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SOFTWARE BYTE

CAUSES AND PREVENTION OF UNDOCUMENTED MAIL PIECES BY JEFF PEOPLES

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s more mailers participate in the United States Postal Service (USPS) Seamless Acceptance program, the topic of undocumented mail pieces is worthy of review. For many mailers, any assessments for undocumented pieces could be the most expensive ones they face. Unlike some of the other assessments that are passed onto the respective mail owners, assessments for undocumented pieces will usually come right out the mail preparer’s pockets. What Is an Undocumented Mail Piece? An undocumented piece is one with an Intelligent Mail barcode (IMb) that has been scanned by USPS mail processing equipment (MPE), but it can’t be associated with any eDoc. For validation purposes, the USPS checks against the eDoc submitter customer registration ID (CRID) and submissions within the last 45 days. The current error threshold is .3%; however, mail preparers must explain any errors over the .1% level. The mail piece barcode data is populated in your eDoc during the presort process, whether you’re using presort software or a multi-line optical character reader (MLOCR). So, what causes these undoc-

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MARCH-APRIL 2018 | MailingSystemsTechnology.com

umented mail pieces, and how can mail preparers prevent this issue? Causes One common reason is that many mailers have small jobs, usually single piece-rate First-Class Mail that have been printed with IMbs and metered but not be presorted in any way. By definition, these pieces will be undocumented since no eDoc was provided. The resolution is to presort these small mailings. Domestic Mail Manual (DMM) 604.5.1.2 allows for presort of these small jobs that are less than the minimum for a bulk mailing. The Mail.dat files for these small jobs may be merged using post-presort software, so that there is a single submission to PostalOne! rather than numerous small submissions. Another common cause is use of an incorrect mailer identification (MID), either in the barcode on the mail piece, or in the piece detail record (PDR) or piece barcode record (PBC) of the Mail.dat file. To prevent this, it is important to implement quality assurance (QA) steps in your workflow to provide a checkpoint to ensure that this data matches between the physical mail piece and the eDoc. Regenerating Mail.dat files after the barcodes have been printed on the mail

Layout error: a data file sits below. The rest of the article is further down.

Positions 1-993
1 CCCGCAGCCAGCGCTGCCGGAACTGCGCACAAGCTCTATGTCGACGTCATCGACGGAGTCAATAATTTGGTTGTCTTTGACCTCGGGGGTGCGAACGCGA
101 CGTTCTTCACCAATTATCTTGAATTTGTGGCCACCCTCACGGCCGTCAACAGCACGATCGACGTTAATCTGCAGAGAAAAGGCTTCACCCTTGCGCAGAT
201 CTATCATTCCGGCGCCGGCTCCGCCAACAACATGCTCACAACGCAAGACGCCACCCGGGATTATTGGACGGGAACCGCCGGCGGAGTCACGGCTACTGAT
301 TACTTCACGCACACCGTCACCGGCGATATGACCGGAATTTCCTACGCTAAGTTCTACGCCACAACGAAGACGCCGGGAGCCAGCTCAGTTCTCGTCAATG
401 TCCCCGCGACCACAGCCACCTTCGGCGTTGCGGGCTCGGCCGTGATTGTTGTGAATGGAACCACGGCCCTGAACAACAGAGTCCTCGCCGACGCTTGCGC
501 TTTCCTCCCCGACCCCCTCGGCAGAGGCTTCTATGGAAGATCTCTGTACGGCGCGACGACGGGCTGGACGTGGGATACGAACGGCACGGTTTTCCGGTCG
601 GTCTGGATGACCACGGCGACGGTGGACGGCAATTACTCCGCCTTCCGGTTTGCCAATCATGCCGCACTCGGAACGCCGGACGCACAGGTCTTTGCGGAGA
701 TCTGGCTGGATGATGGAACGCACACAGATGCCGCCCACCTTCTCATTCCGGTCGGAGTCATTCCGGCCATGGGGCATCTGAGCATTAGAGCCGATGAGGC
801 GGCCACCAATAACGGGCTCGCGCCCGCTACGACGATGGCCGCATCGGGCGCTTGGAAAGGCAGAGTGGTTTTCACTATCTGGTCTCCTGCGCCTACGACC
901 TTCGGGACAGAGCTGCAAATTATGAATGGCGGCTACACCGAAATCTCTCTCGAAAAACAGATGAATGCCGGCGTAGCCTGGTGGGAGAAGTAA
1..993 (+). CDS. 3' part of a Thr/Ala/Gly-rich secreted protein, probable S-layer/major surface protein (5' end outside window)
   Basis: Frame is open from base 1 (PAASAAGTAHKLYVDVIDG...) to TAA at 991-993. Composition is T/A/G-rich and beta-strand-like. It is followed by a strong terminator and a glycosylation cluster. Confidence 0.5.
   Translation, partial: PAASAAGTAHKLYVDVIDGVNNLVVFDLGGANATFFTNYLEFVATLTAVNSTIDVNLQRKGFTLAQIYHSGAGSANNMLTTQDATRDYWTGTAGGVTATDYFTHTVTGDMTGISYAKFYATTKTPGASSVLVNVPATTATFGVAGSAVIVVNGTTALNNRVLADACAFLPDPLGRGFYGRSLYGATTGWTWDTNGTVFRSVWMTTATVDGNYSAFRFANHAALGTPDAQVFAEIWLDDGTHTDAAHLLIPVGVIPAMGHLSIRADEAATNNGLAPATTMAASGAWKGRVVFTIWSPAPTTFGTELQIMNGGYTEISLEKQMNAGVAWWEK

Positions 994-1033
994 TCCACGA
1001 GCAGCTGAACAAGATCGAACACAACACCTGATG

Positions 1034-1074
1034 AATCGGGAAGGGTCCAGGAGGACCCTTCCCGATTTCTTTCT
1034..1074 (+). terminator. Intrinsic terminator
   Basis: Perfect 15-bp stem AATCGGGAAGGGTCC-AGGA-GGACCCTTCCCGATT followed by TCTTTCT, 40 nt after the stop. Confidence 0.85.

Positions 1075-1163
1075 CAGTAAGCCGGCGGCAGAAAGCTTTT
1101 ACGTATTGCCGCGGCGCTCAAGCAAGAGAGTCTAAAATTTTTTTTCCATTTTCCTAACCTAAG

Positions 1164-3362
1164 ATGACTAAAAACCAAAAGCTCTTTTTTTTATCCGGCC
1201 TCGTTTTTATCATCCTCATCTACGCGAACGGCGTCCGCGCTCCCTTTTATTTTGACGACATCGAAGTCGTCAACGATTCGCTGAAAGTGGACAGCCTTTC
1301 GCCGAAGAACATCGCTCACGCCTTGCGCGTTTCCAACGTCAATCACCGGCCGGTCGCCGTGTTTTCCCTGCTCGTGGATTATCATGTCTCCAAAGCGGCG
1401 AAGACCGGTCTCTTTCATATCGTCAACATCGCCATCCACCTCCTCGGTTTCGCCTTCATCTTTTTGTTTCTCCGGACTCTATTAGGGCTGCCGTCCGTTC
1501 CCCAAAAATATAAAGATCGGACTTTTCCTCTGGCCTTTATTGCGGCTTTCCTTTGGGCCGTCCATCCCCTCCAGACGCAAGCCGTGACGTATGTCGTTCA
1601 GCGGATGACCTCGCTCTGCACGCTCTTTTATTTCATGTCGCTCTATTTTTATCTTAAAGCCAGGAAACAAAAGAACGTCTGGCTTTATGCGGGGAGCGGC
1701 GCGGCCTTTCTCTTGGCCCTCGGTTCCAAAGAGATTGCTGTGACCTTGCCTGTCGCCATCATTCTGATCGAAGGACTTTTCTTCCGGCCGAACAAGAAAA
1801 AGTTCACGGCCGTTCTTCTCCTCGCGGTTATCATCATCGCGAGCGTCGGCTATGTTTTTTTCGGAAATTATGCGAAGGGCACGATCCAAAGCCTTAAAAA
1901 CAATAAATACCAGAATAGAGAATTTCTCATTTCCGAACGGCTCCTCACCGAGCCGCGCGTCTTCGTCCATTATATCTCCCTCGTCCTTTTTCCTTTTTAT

pieces is another common cause of undocumented pieces. While this may be necessary for a variety of reasons, it is critical to make sure that when these files are regenerated, new IMbs are not being generated. Again, having QA procedures in place to verify that the barcode data in the newly generated file matches the barcode data printed on the pieces is vital. Another very common culprit is a mailing submitted using a hard copy statement during a PostalOne! outage. This is not a problem when mailers follow the PostalOne! Contingency Plan, which calls for a daily log from the mailer of the jobs getting submitted, followed by uploading the files to PostalOne! once it becomes operational. It is when mailers do NOT follow this contingency plan (submitting a hard copy postage statement) that it becomes a problem. When no files are submitted to PostalOne!, that means the USPS can’t link the mail piece barcodes back to your eDoc, and voila! There are your undocumented pieces! Unauthorized use of MIDs by another mail service provider or mail owner can also cause issues. Likewise, removing physical pieces from the mailing due to production issues, such as spoilage, can also cause issues. If those pieces are removed from the eDoc but inadvertently get left in the physical mailing, the USPS won’t be able to match up the scanned barcode. Again, solid QA procedures to validate MIDs and ensure physical removal of spoiled or pulled pieces helps prevent undocumented piece issues. MLOCR environments can have their own issues that potentially lead to undocumented pieces: double feeds of pre-barcoded mail, one-pass mail, improperly fed rejects, and Move Update pieces culled from the mailing are some common examples. Here, too, QA procedures can help to minimize these occurrences. There can also be USPS-caused issues that create the illusion of undocumented pieces, when in fact they can be documented. Examples of this are “loop” mail that loops through automated processes multiple times, or technical/maintenance issues with MPE that cause mis-reads. There are numerous causes for undocumented pieces, so it is a good idea to start identifying why you are seeing undocu-

Mailing Systems Technology Mar/Apr 2018  

Mailing Systems Technology Mar/Apr 2018

Mailing Systems Technology Mar/Apr 2018  

Mailing Systems Technology Mar/Apr 2018